Some of us also had the opportunity to program a “state-of-the-art” Adage vector graphics computer located in the Computation Center. We learned how to draw 3-dimensional, geometric figures that represented body segments, and we learned how to apply cascaded transformations (rotations, translations, and scaling) to link these “rigid bodies” together so a movement of a thigh, for example, brought along the shank and foot (Figure 2). We also learned how to drive these graphic models with raw data and mathematical functions (these were the early days for computer graphics; rendered surfaces needed far more processing power than we had at the time). All of this tied in well with the classes we were taking in advanced dynamics and computer science, and it proved invaluable to me later in my career. Meanwhile, at night, we also learned how to play some of the first computer games on this very expensive toy! Once again, we made our presence known on the campus. Indeed, “Jocks” did program computers!
During my time working at the Penn State Computation Center, I got to know Professor Dan Bernitt, who was responsible for managing that facility. In late 1973, I told Dan, quite incidentally, that Penn State was about to host the 1974 Big 10 gymnastics championships and that this would be followed by the National Collegiate Athletic Association National Championship a few weeks later. I asked him if it might be possible to score these meets by computer, and this led to a very successful collaboration. During the regular (1974) season, we developed a networked system tied to the IBM mainframe in the Computation Center. Remote terminals were located on the floor at Rec. Hall at Penn State where scores were fed into the IBM machine. Using a set of APL functions developed by Dan, the scores could be saved and processed in real time. Additional terminals were provided for the press, and the participating coaches and gymnasts, so they could monitor the scoring as each routine was scored. This revolutionized the scoring process. Initially, the 1974 Penn State dual meets were scored in parallel with the regular team of scorers—who used pencils and paper. As the season progressed, everyone became confident that we could do the job, and at the end of the season, the 1974 Big 10 Championships and the National Collegiate Athletic Association National Championship were the first to be scored by computer. Everyone involved hung around the various terminals, and coach Gene Wettstone was ecstatic. Previously, he had to wait several minutes to find out which team had won and who had won the all-around competition and the various events; moreover, the manual scoring process could produce erroneous results that required embarrassing reversals, but now we could tell him exactly what score was needed for a particular gymnast (or team) to win an event. However, one group was very upset by our efforts: the judges. They soon learned that not only could we examine the progress of each event in real time but we could also detect systematic biases in the judging … in real time. Indeed, “Jocks” could program computers! Later, these events were described in the magazine “Gymnast”5 and at a professional conference in Italy.6 Bear in mind that it would be another 3 years before the Apple II became available (in 1977) and another 7 years before IBM introduced the IBM-PC (in 1981).
This said, the Biomechanics Laboratory did have its own small minicomputer, a model HP 2115A with an 8K memory. Input was provided by paper (or more robust Mylar) tapes, and output was fed to a Teletype printer that rattled out characters one at a time. This computer had a (literally) volatile core memory. If power was lost, the entire machine had to be rebooted. This involved toggling 32 instructions into the machine, one at a time, using 16 switches located on the front panel of the machine. This short program (the “bootstrap loader”) was sufficient to read a more extensive set of instructions (a very simple operating system) that was stored on Mylar tape. A two-pass, FORTRAN compiler was also available on Mylar tape, but this had to be loaded after everything else was up and running. It was quite a process, but it gave the students who learned how to use it a good understanding of how computers work. Again, I found this knowledge to be very useful as my career developed.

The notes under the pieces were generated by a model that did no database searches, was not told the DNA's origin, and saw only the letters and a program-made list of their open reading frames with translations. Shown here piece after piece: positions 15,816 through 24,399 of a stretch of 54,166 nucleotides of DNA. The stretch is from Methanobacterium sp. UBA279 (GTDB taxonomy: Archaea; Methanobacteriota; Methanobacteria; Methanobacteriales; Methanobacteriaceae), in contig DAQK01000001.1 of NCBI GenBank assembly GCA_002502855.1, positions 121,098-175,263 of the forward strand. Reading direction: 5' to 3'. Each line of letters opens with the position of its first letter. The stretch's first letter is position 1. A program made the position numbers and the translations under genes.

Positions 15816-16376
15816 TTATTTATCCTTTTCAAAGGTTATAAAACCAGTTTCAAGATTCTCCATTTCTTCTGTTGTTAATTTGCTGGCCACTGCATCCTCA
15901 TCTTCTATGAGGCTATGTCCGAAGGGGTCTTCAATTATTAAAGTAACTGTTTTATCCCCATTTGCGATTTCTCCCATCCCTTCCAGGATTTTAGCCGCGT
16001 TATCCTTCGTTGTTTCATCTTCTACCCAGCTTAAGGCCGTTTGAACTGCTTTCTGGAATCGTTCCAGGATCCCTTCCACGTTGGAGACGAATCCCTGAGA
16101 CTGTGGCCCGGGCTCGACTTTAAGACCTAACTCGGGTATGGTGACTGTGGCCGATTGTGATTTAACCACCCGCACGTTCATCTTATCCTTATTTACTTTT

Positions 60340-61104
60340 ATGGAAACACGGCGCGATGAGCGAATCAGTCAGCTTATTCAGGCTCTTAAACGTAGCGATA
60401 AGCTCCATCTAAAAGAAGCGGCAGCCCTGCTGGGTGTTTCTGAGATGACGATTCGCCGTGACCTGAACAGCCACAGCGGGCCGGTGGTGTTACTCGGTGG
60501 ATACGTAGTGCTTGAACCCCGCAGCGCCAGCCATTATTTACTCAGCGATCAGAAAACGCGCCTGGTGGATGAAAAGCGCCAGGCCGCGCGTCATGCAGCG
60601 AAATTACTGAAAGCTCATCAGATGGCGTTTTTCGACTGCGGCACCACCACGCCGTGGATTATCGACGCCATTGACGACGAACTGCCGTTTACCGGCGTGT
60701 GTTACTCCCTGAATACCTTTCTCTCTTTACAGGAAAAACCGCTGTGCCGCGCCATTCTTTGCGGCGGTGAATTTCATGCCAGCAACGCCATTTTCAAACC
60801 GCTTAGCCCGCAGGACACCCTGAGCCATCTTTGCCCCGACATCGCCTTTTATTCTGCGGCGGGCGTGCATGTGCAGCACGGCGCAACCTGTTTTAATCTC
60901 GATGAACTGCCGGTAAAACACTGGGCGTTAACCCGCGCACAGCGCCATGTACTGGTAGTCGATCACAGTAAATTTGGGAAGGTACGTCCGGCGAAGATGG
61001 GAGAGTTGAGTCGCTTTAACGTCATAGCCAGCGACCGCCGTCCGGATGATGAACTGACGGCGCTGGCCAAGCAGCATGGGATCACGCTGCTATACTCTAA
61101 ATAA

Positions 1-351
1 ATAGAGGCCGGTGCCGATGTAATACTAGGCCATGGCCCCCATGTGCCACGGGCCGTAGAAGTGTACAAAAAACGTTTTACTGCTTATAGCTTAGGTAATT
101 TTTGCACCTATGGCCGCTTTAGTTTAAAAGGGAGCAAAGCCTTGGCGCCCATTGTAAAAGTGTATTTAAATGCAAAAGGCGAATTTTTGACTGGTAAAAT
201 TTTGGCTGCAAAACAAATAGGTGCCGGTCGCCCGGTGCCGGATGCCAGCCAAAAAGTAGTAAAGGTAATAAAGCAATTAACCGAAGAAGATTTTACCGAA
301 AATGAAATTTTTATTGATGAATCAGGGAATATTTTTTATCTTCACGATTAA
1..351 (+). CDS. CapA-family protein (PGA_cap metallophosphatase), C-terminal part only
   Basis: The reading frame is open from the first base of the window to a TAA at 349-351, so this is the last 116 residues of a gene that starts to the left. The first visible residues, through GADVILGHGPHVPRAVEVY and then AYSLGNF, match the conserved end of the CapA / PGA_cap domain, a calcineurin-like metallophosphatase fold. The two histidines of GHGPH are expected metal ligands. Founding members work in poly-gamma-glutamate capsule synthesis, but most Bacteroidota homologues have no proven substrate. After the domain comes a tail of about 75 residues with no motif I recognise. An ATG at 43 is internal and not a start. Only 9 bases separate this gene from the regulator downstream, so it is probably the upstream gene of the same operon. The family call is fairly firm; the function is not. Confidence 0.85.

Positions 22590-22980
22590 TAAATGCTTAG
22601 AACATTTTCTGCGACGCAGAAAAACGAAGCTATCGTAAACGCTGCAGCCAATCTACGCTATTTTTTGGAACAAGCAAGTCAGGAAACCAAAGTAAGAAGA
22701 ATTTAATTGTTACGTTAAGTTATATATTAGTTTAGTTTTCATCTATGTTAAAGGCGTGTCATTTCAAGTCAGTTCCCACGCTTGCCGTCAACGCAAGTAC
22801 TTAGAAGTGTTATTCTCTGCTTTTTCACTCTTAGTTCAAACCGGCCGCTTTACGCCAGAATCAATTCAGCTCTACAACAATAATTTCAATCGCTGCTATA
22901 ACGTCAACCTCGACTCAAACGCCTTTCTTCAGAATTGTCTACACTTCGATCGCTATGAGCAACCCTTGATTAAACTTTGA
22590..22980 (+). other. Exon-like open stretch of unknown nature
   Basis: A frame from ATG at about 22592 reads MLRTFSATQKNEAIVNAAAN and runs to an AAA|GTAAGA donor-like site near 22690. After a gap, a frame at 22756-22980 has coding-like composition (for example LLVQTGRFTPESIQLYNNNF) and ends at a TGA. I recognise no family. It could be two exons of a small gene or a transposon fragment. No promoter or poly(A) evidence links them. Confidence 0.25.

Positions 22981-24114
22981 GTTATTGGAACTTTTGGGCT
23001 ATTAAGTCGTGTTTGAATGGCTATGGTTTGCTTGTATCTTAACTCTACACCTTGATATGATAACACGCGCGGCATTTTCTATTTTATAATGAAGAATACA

In regard to the minicomputer and other instrumentation in the biomechanics laboratory, it would be inappropriate not to recognize the significant contributions made by Mr. Ken Petak, our “resident genius,” who wrote low-level programs in machine code that interfaced with various devices used in the laboratory (today, we would refer to these programs as “drivers”). Ken was responsible for developing much of the custom instrumentation used by students and faculty alike. Tragically, Ken died in a traffic accident before I left Penn State. It was a great loss for Dick and everyone else who depended on Ken’s expertise. Over the years, I have learned that most facilities have a “Ken Petak” or even a “Ken Petak Department.” They exist in all types of research facilities, big and small, academic, corporate, and government. They are the unsung heroes of research, and I have great respect for their contribution to science. It did not take me long to learn that it was in my best interest to befriend the technical support staff wherever I worked. I have no doubt that it took Dick a long time to replace Ken.
Looking back on the work Dick had to accomplish to kick start the Biomechanics Laboratory, it clearly extended beyond finding suitable classes for his students. He needed to establish local, United States (US), and international contacts. He brought people to the Laboratory from around the world, and he reached out to facilities beyond the main Penn State campus. I recall that on one occasion he worked with us to arrange a visit to the Air Force Medical Research Laboratory in Dayton, Ohio. This visit was a result of various literature searches that produced documents describing the significant work in biomechanics (and allied sciences) that was being conducted by the Air Force at this facility. Dick organized a convoy to Dayton, and another connection was made. In 1973, he also arranged for Bob Gregor and me to take a 2-term course in gross anatomy at the Hershey Medical Center. This was a unique experience for Bob and me, but for me, it extended far beyond my academic preparation. It found me my wife, Dorcas, a nurse at the Medical Center. We have been together now for 47 years. Such was Dick’s impact!